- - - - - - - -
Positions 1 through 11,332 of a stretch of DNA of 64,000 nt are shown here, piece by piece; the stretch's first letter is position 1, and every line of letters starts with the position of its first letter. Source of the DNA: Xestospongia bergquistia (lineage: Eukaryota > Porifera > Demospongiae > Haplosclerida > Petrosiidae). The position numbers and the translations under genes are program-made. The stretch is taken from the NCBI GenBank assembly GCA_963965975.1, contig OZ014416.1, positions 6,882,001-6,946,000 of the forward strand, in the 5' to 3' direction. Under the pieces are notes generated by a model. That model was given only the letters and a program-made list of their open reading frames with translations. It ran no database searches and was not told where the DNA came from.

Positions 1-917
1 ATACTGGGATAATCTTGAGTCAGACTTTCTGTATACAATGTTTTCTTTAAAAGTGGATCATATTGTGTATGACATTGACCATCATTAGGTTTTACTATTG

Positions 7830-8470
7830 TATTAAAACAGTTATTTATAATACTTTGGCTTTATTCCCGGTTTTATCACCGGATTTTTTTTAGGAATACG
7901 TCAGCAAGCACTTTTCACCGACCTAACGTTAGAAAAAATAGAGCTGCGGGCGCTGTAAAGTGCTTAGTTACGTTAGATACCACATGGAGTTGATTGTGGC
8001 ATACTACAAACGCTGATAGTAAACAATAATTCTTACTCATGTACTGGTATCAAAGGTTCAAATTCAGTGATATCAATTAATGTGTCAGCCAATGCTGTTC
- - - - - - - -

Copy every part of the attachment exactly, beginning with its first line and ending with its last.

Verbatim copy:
Positions 1 through 11,332 of a stretch of DNA of 64,000 nt are shown here, piece by piece; the stretch's first letter is position 1, and every line of letters starts with the position of its first letter. Source of the DNA: Xestospongia bergquistia (lineage: Eukaryota > Porifera > Demospongiae > Haplosclerida > Petrosiidae). The position numbers and the translations under genes are program-made. The stretch is taken from the NCBI GenBank assembly GCA_963965975.1, contig OZ014416.1, positions 6,882,001-6,946,000 of the forward strand, in the 5' to 3' direction. Under the pieces are notes generated by a model. That model was given only the letters and a program-made list of their open reading frames with translations. It ran no database searches and was not told where the DNA came from.

Positions 1-917
1 ATACTGGGATAATCTTGAGTCAGACTTTCTGTATACAATGTTTTCTTTAAAAGTGGATCATATTGTGTATGACATTGACCATCATTAGGTTTTACTATTG

Positions 7830-8470
7830 TATTAAAACAGTTATTTATAATACTTTGGCTTTATTCCCGGTTTTATCACCGGATTTTTTTTAGGAATACG
7901 TCAGCAAGCACTTTTCACCGACCTAACGTTAGAAAAAATAGAGCTGCGGGCGCTGTAAAGTGCTTAGTTACGTTAGATACCACATGGAGTTGATTGTGGC
8001 ATACTACAAACGCTGATAGTAAACAATAATTCTTACTCATGTACTGGTATCAAAGGTTCAAATTCAGTGATATCAATTAATGTGTCAGCCAATGCTGTTC